Lebanon was thrown into mass confusion after its government at the last minute delayed the start of daylight saving time by a month. Meanwhile, Greenland has chosen to stay with daylight saving time forever.
What is daylight saving time?
- Daylight saving time (DST) is the practice of setting the clocks forward one hour from the standard time during the summer and back again in the autumn.
- The goal of Daylight Saving Time is to make better use of daylight by prolonging the amount of time we can spend outside during daylight hours.
- India does not follow daylight saving time as countries near the Equator do not experience high variations in daytime hours between seasons.
- Because the spring to fall cycle is opposite in the Northern and Southern Hemispheres, DST lasts from March to October/November in Europe and the US, and from September/October to April in New Zealand and Australia.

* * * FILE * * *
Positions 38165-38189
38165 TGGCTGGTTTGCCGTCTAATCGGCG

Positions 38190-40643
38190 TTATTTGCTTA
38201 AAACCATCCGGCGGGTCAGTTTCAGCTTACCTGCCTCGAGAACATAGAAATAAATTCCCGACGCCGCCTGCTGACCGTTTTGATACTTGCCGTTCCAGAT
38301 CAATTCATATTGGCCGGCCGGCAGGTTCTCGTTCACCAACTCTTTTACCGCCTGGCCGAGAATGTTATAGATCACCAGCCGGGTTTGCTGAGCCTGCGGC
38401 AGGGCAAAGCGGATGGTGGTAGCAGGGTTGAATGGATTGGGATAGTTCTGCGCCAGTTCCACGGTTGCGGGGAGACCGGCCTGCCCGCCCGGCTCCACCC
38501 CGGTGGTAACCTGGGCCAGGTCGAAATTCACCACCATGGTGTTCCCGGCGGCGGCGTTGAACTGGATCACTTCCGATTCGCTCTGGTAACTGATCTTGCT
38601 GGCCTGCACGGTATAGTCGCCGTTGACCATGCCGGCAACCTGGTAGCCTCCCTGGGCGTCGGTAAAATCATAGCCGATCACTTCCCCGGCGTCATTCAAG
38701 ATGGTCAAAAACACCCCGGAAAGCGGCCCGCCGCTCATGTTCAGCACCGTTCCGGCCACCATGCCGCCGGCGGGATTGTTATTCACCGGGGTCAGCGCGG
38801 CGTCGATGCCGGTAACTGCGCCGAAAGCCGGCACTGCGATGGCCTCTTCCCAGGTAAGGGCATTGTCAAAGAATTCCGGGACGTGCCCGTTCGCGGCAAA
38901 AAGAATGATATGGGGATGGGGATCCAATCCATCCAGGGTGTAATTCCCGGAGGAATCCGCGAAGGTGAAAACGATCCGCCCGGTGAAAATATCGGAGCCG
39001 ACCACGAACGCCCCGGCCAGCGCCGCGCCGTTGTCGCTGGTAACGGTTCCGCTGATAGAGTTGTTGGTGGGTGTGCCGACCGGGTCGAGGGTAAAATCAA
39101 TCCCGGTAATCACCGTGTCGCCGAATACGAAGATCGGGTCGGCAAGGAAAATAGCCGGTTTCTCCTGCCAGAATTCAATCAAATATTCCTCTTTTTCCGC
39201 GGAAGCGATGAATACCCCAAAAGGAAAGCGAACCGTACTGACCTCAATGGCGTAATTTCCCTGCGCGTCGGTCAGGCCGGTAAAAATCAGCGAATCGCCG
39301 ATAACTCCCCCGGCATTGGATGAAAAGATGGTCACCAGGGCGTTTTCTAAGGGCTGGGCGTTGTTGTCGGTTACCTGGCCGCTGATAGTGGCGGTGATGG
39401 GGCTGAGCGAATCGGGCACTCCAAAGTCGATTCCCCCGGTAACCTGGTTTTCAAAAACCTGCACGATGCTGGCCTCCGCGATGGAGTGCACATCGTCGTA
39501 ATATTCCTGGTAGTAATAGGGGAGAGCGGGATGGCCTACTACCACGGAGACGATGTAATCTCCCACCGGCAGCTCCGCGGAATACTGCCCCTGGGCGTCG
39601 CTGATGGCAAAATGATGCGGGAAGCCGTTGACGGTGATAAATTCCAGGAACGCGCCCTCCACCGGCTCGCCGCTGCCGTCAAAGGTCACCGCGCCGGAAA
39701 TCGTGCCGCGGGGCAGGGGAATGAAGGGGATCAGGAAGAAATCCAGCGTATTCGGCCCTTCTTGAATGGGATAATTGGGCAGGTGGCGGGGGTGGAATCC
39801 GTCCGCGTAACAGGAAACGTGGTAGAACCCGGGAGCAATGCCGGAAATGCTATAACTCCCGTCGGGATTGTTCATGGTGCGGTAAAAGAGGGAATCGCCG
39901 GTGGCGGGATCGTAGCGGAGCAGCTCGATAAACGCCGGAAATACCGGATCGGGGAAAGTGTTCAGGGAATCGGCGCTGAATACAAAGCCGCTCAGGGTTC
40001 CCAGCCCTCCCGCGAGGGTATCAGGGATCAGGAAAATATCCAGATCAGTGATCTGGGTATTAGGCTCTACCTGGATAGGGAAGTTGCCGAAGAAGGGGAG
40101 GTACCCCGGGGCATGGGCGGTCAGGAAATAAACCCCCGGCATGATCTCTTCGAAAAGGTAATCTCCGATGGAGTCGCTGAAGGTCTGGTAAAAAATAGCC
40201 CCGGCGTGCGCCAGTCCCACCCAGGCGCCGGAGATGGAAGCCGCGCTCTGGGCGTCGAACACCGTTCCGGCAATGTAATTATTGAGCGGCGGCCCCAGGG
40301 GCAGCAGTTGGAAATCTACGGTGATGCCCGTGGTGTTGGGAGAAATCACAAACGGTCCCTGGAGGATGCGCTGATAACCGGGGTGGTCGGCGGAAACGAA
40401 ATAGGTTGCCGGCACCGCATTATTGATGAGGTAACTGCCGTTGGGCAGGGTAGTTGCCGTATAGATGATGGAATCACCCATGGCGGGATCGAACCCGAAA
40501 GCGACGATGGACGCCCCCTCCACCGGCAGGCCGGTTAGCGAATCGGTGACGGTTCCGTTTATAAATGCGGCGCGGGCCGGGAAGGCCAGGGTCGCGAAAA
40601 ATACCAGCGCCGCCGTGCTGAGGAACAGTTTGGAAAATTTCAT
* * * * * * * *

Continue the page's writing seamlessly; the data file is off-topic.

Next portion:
Rationale behind this system:
- The rationale behind setting clocks ahead of standard time is to ensure that the clocks show a later sunrise and later sunset — in effect a longer evening daytime.
- Individuals will wake an hour earlier than usual, complete their daily work routines an hour earlier, and have an extra hour of daylight at the end.
Origin of the practice:
- Daylight Saving Time was first suggested in 1895 by George Hudson.
- Hudson wanted more daylight hours after work to collect bugs, and Daylight Saving Time was his solution.
- The idea of Daylight Saving Time caught on in other countries, especially as energy savings and conservation became a concern during World War II.
- DST is now used in over 70 countries around the world.
- India used daylight saving time from 1941 to 1945.
SOURCE: THE HINDU, THE ECONOMIC TIMES, PIB